But, against all rationality, I still wanted to run. I yearned to run. I suppose part of it was that I couldn't bear failing. It had been so long since I had really set a goal for myself. If I couldn't do this - something as simple as getting out there and putting one foot in front of the other - then what could I do?
But I had another reason, too. I wanted to show my kids that their mother is strong - physically and mentally. That I can do things other than just be their mother. Every day they see their father go off to work in a button down shirt and dress pants, going off the conquer the world. That's not something I do anymore. I get down and dirty and handle the minutiae of every day - the cooking, the cleaning, the bathing, the yelling, the wondering if I can handle another day of it all without losing my shit. This is my element, and it's the one they see me in every day. There's not much room for anything else.
Except running. And the nice thing about running is that there's a tangible goal. A race - one where my kids could come and watch and cheer me on. My race was this past Sunday, on the Potomac Tow Path.
I woke up on Sunday morning with anxious anticipation. But mostly, I was excited. I couldn't wait to get out there and run. The weather was absolutely perfect.
My goal was to run an average 10 minute mile. Ultimately, I finished the 13.1 miles in 2 hours and 11 minutes. My average pace per mile was 9 minutes, 45 seconds (the excess total time was due to water breaks, stretching breaks, etc.).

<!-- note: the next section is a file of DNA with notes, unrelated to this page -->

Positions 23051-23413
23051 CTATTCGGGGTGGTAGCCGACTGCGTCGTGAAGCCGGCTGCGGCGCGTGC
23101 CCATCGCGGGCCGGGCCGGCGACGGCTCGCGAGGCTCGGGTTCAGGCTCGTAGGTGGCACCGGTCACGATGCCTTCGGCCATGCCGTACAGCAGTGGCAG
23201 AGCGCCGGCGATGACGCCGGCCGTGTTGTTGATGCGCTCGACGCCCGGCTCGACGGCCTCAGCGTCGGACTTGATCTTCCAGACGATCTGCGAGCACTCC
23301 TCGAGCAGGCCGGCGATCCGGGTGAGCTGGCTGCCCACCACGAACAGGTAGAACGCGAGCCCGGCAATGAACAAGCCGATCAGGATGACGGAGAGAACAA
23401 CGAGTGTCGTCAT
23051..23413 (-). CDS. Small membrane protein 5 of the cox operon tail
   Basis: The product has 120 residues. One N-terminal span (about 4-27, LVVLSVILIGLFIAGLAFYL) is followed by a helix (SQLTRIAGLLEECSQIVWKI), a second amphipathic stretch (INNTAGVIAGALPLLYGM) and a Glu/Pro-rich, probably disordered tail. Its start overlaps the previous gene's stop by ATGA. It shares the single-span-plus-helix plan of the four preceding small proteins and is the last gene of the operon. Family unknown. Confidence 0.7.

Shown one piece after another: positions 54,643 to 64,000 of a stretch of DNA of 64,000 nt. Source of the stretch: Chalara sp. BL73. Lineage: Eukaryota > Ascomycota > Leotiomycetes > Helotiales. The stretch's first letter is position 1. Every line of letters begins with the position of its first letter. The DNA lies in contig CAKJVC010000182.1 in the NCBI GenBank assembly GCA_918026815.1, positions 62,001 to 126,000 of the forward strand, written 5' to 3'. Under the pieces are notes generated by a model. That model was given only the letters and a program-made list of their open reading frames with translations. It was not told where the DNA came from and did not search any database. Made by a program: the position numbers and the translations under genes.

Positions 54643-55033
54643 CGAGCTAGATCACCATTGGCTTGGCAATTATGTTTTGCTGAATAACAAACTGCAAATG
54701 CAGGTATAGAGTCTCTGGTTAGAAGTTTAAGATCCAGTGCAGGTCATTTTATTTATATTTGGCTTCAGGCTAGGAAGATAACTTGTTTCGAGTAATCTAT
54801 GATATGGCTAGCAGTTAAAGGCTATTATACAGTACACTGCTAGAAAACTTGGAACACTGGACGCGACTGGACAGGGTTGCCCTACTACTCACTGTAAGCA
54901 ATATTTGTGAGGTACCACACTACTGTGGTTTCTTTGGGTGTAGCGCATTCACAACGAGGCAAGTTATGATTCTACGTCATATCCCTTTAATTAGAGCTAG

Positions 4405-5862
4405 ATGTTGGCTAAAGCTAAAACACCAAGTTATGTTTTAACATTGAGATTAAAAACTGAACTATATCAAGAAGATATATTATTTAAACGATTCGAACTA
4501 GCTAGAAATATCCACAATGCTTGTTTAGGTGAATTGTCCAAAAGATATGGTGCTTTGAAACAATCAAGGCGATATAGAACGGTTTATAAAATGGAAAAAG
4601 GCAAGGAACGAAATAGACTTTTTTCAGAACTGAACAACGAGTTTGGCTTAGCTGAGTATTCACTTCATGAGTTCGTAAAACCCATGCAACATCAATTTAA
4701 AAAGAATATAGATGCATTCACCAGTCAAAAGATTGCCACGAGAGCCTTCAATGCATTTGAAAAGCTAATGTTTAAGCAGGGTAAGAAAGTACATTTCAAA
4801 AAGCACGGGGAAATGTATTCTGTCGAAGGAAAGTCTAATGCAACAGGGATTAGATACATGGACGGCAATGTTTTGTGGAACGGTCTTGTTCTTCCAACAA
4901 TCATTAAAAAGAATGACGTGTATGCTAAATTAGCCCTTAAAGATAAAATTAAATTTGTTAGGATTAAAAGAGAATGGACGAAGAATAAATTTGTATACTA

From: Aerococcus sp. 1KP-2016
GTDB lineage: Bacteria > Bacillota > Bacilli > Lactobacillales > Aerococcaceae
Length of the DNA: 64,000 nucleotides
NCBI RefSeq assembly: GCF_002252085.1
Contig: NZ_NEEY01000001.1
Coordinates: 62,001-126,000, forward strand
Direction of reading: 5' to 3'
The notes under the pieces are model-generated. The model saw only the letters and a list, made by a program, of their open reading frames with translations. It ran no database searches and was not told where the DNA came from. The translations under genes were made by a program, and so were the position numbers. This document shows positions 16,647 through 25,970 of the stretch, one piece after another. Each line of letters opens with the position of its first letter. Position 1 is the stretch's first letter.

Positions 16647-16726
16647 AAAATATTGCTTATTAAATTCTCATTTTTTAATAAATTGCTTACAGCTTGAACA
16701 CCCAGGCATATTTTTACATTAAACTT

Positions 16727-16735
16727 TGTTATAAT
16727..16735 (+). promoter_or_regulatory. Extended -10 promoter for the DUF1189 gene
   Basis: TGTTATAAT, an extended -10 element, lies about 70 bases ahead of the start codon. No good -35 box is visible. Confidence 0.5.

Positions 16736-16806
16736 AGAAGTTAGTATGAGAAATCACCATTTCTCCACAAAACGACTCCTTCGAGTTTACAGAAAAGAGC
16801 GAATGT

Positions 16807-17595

My husband, mom, and kids were all waiting for me at the finish line. And one of my dearest friend's surprised me at mile 12, and ran the last mile along with me. I was so touched I nearly cried. But I didn't - I was too exhausted to do anything but run.
My kids first question to me was: Did you win?
No, I didn't win. I said. But I finished. And that's the most important thing.
Seeing me there sweaty and panting and gratified, I think they were proud of their mom. They fought over who got to wear my medal the whole way home.
I'm not going to lie and say I felt absolutely amazing after the run - I didn't. My legs felt like they each weighed a ton, and all I wanted to do was get in bed and go to sleep (which I did). Four days later, my body is still sore and my knees are aching.
But damn, I'm glad I did it. Yes, it was an arbitrary goal, and there are much easier ways to get in shape. But I don't really care. It made me feel good, it made me feel strong, it made me feel free. It opened my mind to taking chances and taking risks and doing things completely out of my comfort zone. Maybe I'll take guitar lessons. Or a stand up comedy class. Or learn to speak French. Not for some ultimate goal of securing a degree or advancing my career or making money - just to challenge myself, to evolve, to do something different, to become a better me.
In the meantime, I want to run the Cherry Blossom 10 miler in April. Who's coming with me?
Like this post? Like me on Facebook by clicking here!